“Have you been to Berlin before?” The immigration lady asked Solomon.
I was right behind him and as a result, I could hear everything. Those with European International Passports were on a different line. The announcement was made as soon as we arrived.
“No,” Solomon answered.
“What are you in Berlin to do?”
He was using those annoying short answers I hated about him. I figured he used them whenever he wanted to hide something. It was funny the way he answered the immigration lady. I knew Solomon, he liked talking but there at the airport, he didn’t want to talk too much. Only God knew what he was planning.
After flipping through his passport, the immigration lady made a call and less than 30 seconds later, two Police officers showed up, took Solomon’s passport and asked him to follow them.
That was it, I was screwed already. I felt like jumping the counter and following him. I didn’t know where I was going and what to do when I got there. It was true Solomon prepared me for such scenario and I thought I was ready for it until that moment at the immigration counter.
The tiny female voice jolted me out of my sudden drift.
I handed my resident permit card to her.
“Where is your passport?” She asked as she looked on both sides of the card.
“It’s in Portugal,” I said.
“Have you been to Germany before?”
“No, this is my first time,” I responded.
“Are you with anybody Miss Falilat?” She asked.
Falilat was the name on the resident permit card I gave her.
“No ma, I am traveling alone,” I said and suddenly realized that I didn’t know what to tell her if she asked what I was to do in Berlin.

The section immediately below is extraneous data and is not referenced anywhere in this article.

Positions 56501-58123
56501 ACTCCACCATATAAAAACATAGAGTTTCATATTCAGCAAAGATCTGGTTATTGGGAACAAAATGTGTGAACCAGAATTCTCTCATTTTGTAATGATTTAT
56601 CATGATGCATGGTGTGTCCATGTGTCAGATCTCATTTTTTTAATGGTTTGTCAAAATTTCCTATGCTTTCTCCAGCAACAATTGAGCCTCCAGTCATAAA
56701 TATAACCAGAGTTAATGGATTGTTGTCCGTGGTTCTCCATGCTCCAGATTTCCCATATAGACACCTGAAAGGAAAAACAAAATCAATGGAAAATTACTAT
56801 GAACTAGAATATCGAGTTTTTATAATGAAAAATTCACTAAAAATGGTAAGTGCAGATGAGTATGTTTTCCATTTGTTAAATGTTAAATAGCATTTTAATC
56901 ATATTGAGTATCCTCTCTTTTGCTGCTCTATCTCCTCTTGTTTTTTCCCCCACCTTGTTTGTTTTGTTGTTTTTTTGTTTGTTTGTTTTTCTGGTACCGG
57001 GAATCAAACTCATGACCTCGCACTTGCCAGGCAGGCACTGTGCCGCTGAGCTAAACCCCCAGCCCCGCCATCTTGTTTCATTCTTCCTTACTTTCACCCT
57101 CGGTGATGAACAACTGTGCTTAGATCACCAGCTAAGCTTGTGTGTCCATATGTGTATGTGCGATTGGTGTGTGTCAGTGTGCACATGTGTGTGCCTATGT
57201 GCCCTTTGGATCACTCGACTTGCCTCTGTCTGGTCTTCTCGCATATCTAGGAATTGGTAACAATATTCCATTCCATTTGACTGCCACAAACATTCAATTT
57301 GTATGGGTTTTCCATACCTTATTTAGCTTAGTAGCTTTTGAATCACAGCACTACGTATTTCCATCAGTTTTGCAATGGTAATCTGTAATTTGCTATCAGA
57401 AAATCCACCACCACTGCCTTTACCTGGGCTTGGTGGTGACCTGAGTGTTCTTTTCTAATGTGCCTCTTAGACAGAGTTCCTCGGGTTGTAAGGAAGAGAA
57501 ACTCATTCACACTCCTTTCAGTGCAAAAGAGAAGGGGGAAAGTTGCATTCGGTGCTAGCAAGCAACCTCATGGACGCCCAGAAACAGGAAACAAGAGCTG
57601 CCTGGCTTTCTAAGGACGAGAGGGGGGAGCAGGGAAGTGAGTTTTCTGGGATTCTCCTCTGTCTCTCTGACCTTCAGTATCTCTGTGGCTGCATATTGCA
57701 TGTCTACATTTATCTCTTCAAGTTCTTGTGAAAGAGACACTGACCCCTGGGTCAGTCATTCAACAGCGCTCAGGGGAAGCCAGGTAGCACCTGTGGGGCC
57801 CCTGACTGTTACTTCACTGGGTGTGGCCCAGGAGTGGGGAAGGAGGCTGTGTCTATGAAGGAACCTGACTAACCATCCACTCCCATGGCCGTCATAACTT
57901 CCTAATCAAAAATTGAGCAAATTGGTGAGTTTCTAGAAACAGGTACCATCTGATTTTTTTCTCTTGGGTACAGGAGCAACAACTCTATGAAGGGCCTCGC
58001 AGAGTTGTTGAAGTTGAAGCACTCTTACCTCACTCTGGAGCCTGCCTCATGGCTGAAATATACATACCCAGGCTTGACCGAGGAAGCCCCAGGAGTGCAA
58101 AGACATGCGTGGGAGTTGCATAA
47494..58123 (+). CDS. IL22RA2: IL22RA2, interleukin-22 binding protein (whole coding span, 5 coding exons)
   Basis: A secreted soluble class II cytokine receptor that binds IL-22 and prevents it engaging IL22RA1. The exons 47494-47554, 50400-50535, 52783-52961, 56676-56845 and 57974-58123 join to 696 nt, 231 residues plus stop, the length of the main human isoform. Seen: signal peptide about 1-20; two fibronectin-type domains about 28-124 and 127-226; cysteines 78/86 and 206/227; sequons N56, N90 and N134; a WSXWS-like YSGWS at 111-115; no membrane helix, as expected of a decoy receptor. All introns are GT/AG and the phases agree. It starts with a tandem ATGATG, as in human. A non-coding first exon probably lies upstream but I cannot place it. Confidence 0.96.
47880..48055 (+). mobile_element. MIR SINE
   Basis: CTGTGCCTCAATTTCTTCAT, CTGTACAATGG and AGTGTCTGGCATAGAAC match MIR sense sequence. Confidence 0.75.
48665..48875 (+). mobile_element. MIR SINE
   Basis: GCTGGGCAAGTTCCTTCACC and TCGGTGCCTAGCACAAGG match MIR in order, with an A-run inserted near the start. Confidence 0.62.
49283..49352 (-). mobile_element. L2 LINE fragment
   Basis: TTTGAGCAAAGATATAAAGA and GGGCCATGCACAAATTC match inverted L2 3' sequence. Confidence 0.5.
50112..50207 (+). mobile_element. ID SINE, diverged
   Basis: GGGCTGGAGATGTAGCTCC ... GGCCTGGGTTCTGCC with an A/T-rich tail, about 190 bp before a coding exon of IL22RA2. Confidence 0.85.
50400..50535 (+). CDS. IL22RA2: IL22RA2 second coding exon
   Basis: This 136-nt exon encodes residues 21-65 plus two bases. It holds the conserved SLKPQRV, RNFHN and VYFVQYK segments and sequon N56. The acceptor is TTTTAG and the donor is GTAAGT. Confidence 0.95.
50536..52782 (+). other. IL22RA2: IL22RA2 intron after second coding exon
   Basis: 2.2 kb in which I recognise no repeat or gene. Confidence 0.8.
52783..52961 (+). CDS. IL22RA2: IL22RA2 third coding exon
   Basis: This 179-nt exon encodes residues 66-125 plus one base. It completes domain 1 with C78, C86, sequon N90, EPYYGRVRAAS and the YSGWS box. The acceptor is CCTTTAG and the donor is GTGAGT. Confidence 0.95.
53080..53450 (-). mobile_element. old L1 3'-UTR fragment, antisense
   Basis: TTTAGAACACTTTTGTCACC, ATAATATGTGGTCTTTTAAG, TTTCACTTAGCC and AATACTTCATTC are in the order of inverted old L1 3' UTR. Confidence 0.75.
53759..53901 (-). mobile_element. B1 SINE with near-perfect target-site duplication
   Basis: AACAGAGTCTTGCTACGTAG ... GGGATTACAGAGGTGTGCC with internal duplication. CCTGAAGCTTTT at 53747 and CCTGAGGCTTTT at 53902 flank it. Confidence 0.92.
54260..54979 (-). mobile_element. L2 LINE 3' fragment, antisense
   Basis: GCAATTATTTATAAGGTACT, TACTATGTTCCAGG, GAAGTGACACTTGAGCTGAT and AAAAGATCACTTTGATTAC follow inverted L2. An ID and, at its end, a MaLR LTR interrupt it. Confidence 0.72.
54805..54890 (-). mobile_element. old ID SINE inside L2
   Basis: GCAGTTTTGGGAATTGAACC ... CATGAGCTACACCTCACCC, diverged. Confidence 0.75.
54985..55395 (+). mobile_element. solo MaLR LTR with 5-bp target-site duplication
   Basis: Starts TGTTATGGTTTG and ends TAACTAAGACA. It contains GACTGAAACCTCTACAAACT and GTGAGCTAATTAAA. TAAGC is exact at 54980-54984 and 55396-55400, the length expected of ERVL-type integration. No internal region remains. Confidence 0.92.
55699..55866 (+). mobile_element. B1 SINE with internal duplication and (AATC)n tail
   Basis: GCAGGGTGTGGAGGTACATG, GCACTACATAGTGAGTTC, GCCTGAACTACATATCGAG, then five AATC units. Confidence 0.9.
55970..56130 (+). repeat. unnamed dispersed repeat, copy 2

“When next you are traveling, make sure you have your passport with you,” She said as she handed my card back to me and waved me to go into Berlin.
My legs were shaking as I walked out of the hall and into the snow-white environment. I resisted the urge to look in the direction where I had seen the Police walked with Solomon. I had been asked if I was with someone; I denied. I already figured the question was asked because of Solomon. I knew I was likely going to be in trouble if I admitted I was with Solomon. The only link I had with him was that we were both from the same destination; Faro Portugal. Every other passenger in the flight wasn’t from Faro; we had changed flight in Palma De Mallorca Island in Spain where people from other destinations joined us. Some People, who also came with us from Faro, disappeared in Mallorca to different destinations.
There were Taxis everywhere. Some people were entering the bus too but since I did t know where to go; I decided it was Taxi all the way.
I walked to a cab driver, opened the door and sat down in the front seat, and then I fumbled in my pocket to get my phone at the same time he asked where I was going.
It was like a dream to me because that wasn’t supposed to be. My phone wasn’t there. Solomon was with it. I forgot to take it from him when he added Johnson’s phone number in it.
That was it. I was officially stranded in Berlin.